Today’s Headlines

  • Motorist Who Failed to Yield Kills Baby Girl in Queens (DNAAMNY, NY1, News)
  • Truck Driver Dismembers and Kills Woman in the Bronx; NYPD Blames Victim (DNANews)
  • School Bus Driver Hits 8-Year-Old on Rockaway Avenue; No Charges (Post)
  • NYPD Confiscates E-Bikes From Delivery Workers and Calls It “Vision Zero” (AMNY)
  • Related: Meet the Scofflaw Sociopaths Police and Ben Kallos Have It in For (Voice)
  • Census Data Show Population Increases in All Five Boroughs (Post)
  • Christie Defends Cuomo’s Port Authority Inspector General Scheme (Politico)
  • How ARC-Killer Christie’s Karma Came Back to Bite the Region (MTR)
  • Why Isn’t Big Business Calling for More Investment in the MTA? (MTR)
  • Bklyner Would Have You Believe Prospect Park Existed Long Before the Automobile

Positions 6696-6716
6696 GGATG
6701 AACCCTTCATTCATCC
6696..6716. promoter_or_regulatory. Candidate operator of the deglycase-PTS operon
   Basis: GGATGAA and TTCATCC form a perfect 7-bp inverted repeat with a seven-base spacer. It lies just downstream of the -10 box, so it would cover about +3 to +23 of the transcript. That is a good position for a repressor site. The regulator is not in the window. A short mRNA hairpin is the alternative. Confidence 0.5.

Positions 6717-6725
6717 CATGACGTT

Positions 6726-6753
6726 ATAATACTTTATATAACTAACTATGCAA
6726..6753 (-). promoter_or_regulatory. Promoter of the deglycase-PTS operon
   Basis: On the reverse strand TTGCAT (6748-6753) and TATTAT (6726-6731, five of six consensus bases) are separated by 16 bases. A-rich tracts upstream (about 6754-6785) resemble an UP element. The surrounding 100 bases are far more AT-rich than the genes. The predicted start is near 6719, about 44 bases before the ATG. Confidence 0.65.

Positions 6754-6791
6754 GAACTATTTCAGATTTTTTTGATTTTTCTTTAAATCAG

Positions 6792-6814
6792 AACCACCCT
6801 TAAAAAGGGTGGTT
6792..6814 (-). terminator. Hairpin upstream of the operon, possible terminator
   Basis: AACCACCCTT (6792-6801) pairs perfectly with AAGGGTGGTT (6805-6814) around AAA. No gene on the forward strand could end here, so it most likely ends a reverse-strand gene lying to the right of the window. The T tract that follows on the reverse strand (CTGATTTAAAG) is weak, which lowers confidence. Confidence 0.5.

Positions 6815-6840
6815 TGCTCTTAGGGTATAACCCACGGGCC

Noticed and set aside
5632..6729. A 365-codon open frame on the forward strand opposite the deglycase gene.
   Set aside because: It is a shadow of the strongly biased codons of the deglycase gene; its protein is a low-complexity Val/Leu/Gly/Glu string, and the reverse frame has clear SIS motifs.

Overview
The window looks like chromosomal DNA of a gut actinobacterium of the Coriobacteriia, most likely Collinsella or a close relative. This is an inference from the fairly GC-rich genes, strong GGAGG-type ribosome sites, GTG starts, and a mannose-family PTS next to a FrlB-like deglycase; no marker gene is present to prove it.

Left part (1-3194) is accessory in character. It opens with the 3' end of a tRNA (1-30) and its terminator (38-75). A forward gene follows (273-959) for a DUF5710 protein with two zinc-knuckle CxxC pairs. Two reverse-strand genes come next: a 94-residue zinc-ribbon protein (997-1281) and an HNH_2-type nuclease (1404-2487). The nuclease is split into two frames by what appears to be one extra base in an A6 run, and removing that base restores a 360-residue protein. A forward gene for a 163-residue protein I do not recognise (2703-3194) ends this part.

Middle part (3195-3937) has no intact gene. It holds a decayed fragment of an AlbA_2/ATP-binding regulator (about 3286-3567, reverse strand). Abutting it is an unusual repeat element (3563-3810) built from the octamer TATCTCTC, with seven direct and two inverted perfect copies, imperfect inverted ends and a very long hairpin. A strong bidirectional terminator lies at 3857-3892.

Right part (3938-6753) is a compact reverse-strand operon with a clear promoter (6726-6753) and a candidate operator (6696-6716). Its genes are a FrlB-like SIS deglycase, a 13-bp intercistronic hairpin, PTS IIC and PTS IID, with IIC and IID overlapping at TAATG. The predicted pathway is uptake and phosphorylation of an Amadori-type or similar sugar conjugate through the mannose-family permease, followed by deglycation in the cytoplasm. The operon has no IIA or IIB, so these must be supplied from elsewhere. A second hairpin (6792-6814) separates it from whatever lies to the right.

More headlines at Streetsblog USA

  • Fool

    What kind of business would advocate for “investing” in transit at these prices?

  • Vooch

    Re: Failureto yield

    I was in North Brooklyn fighting a ticket the other day. ( Idaho Stop )

    Judge went absolutely bonkers on anyone who was trying to fight a failure to yield. There were 3 clowns fighting failure to yield. She ripped the poor drivers a new one. She was elderly, about 4.11″ and I think her name was Sanborn. I thanked her for treating it seriously,

    So there is hope.

  • JudenChino

    I love living in New York City but it’s days like this I think, yah, why not just move to Westchester and get a bigger house at 1/3 the cost (it’s $1M for a 3BR anywhere closer than E. Flatbush and anything remotely affordable in WaHi requires an income of less than $80K).